Fig. 1 Graphene and borophene-graphene heterostructures on Ag(111).

(A) STM topography image of as-grown single-layer graphene on Ag(111) (Vs = 0.3 V, It = 500 pA) and (B) the corresponding differential tunneling conductance map. (C) Differential tunneling conductance curves measured on Ag(111) and graphene (Gr/Ag) with a stabilization condition of Vs = −0.5 V and It = 200 pA . (D) Atomically resolved STM topography image of as-grown graphene (Vs = 10 mV, It = 2 nA). (E) STM topography image of lateral and vertical heterostructures between borophene and graphene. Linear features in three directions are indicated by the yellow arrows in the region of borophene-intercalated graphene (Gr/B) (Vs = −5 mV, It = 530 pA). a.u., arbitrary units.

As observed in Fig. 2A (and Fig. 1E), localized dark depressions appear in graphene following boron deposition. To elucidate the origin of these features, a |dlnI/dz| map of the same area is shown in Fig. 2B, which reveals atomic-sized features associated with topographical depressions. In comparison with the topography image, improved spatial resolution is evident in the |dlnI/dz| map, particularly in the regions indicated by the white dashed circles due to the increased signal-to-noise ratio achieved with a lock-in amplifier (see the Supplementary Materials for details). Additional improvements in spatial resolution can be achieved by functionalizing the STM tip with CO (20) or H2 (21) molecules, which have yielded bond-resolved images in constant-height (CH) (21), constant-current (CC) (22), dI/dV (23), and d2I/dV2 (24) images (fig. S4). In particular, LDOS depletion due to Pauli repulsion reduces the tunneling conductance around chemical bonds in CH images (21). With a CO-functionalized tip, Fig. 2C shows a CH image of the same region as in Fig. 2A, revealing the graphene lattice. Comparing Fig. 2 (A to C), each atomic-sized feature is further resolved as three neighboring bright hexagons pointing in two inequivalent directions. A pair of these features is highlighted by the red and yellow triangles. On the basis of the zoomed-in images (Fig. 2D), these features are in agreement with substitutional boron dopants randomly occupying the two sublattices of graphene (figs. S5 and S6), as indicated by the overlaid structures (25). Similarly, CH imaging with a CO-functionalized tip (Fig. 2E) reveals the geometric structure of a v1/5 borophene sheet, which was recently observed with CO-functionalized noncontact atomic force microscopy (26). The same structure would otherwise be overwhelmed and blurred by electronic features using a bare metal STM tip (fig. S7).

Fig. 2 Substitutional boron doping of graphene.

(A) STM topography image of single-layer graphene on Ag with a bare metal tip after boron deposition and (B) the simultaneously acquired |dlnI/dz| image (Vs = −4 mV, It = 660 pA). The white dashed circles show an example where the |dlnI/dz| map offers improved spatial resolution. (C) Geometric imaging of the same region as in (A) and (B) with a CO-functionalized tip in CH mode (stabilized at Vs = −11 mV, It = 80 pA), revealing dopants pointing in opposite directions (red and yellow triangles). (D) Substitutional boron dopants in the two sublattices of graphene (stabilized at Vs = −11 mV, It = 100 pA). (E) Geometric imaging of a v1/5 borophene sheet with a CO-functionalized tip in CH mode (stabilized at Vs = −8 mV, It = 500 pA).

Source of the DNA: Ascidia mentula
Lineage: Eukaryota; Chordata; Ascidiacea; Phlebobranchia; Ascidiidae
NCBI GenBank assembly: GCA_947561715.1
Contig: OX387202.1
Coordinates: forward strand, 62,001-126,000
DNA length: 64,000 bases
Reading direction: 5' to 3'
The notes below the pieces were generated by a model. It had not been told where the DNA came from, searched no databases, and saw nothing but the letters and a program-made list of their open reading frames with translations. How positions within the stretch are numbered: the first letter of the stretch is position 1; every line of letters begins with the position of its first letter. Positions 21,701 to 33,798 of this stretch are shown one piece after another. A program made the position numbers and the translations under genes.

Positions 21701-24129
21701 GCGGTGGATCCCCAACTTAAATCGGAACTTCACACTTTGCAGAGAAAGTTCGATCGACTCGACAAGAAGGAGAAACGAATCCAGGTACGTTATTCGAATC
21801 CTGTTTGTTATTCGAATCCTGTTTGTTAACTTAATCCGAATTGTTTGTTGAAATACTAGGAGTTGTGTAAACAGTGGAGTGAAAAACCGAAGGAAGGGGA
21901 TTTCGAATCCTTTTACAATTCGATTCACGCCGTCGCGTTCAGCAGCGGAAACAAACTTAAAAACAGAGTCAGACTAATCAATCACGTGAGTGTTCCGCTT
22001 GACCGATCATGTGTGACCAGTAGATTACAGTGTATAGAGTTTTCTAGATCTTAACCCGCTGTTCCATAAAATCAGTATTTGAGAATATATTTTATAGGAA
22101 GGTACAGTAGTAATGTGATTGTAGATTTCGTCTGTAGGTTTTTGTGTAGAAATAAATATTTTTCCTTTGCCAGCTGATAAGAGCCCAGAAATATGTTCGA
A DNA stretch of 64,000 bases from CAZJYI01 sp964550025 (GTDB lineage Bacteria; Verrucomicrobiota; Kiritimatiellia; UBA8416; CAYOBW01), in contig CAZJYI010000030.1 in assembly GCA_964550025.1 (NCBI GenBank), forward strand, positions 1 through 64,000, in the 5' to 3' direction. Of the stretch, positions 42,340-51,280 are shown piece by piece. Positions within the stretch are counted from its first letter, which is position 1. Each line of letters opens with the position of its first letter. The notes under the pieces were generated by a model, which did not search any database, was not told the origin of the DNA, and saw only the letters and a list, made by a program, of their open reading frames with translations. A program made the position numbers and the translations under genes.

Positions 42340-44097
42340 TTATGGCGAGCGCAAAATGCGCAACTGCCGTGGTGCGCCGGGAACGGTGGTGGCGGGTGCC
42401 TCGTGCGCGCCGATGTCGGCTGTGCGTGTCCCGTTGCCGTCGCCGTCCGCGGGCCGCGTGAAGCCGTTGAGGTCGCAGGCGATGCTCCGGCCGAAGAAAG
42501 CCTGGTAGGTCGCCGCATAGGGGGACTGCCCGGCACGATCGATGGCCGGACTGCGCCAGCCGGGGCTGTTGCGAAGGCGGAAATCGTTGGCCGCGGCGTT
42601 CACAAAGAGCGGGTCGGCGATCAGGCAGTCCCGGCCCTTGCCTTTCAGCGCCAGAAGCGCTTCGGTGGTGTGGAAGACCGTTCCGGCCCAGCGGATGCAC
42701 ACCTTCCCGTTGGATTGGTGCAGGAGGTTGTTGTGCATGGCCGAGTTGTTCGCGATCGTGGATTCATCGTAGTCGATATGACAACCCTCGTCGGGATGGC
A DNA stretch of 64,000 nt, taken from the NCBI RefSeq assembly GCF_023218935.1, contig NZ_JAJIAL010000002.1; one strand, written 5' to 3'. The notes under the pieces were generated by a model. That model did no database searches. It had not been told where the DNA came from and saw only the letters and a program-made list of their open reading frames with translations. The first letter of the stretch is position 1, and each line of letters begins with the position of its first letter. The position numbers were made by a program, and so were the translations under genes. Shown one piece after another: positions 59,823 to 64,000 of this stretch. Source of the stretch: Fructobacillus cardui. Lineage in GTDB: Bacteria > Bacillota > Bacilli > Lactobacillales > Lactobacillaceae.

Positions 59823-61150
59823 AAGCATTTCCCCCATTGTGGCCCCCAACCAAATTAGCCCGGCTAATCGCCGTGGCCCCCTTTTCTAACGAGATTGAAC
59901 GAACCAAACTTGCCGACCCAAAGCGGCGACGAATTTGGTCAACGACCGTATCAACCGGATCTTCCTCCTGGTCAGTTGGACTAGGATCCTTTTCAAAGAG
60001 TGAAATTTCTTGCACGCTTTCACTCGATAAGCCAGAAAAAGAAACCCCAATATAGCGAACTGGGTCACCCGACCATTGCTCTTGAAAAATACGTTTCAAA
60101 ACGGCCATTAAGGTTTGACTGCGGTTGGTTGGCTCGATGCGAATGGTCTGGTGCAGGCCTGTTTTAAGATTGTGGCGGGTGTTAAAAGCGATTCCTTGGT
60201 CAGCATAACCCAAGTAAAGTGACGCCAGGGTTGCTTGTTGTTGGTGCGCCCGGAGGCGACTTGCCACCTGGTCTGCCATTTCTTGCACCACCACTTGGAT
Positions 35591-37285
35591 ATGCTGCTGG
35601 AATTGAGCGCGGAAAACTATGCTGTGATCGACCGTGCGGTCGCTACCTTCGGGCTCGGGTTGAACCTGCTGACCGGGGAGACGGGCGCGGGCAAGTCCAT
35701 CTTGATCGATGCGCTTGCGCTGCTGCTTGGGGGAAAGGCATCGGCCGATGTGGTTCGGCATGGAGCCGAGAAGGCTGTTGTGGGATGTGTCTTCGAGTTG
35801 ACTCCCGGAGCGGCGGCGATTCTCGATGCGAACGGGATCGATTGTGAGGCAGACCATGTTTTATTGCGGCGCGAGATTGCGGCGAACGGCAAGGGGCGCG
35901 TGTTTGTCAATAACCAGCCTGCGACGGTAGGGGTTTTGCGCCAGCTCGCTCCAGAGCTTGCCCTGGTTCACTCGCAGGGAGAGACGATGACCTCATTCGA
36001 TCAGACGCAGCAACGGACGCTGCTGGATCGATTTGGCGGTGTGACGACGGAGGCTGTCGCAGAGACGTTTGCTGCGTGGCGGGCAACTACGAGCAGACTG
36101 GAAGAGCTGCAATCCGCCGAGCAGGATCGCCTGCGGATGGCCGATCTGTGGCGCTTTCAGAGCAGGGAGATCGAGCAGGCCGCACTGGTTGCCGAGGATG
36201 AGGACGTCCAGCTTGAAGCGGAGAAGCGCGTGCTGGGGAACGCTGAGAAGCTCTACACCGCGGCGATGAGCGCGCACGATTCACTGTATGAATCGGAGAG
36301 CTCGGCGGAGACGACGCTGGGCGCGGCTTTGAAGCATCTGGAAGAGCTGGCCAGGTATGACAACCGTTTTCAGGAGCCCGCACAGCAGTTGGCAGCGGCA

Lateral heterointerfaces between borophene and graphene are expected when borophene grows adjacent to graphene domains with boron substitutional dopants. An example borophene-graphene lateral heterointerface is imaged with a CO-functionalized tip in CH mode in Fig. 3A. To geometrically resolve both lattices simultaneously, imaging at an intermediate tip-sample separation is required (fig. S8). Unlike the lattice-matched and symmetry-matched lateral heterointerfaces of graphene-hBN (13) and heterojunctions based on transition metal dichalcogenides (11, 12, 27), borophene and graphene share minimal structural similarities in terms of lattice constants or crystal symmetry. Despite these crystallographic differences, the borophene-graphene lateral heterointerface in Fig. 3A shows near-atomic sharpness, with the boron row directions aligned with the zigzag (ZZ) directions of graphene. This lattice alignment is preferential for heterointerfaces with both local ZZ and armchair (AC) graphene terminations (figs. S9 and S10). An overlaid atomic structure model is shown in Fig. 3B (zoomed-in image of the ZZ heterointerface is provided in Fig. 3A), where interfacial features corresponding to boron-carbon covalent bonds are marked with blue lines. Because borophene growth is performed at a reduced temperature compared to graphene, the graphene domain edges are unlikely to have high mobility during the formation of the heterointerface with borophene. Therefore, the nearly atomically sharp heterointerface is likely the result of the diverse bonding configurations and multicenter bonding characteristics of boron (28). Evidenced from the series of STS spectra in Fig. 3C and the differential tunneling conductance map in Fig. 3D, the electronic transition from graphene to borophene takes place across a distance of ~5 Å with no apparent interface states. In Fig. 3E, the three series of STS spectra taken along the three dashed lines in Fig. 3D confirm that this short-ranged electronic transition is insensitive to local interfacial structures (more spectra and discussion are given in fig. S11 and Supplementary Text, respectively) and comparable to that at borophene-Ag boundaries (fig. S12).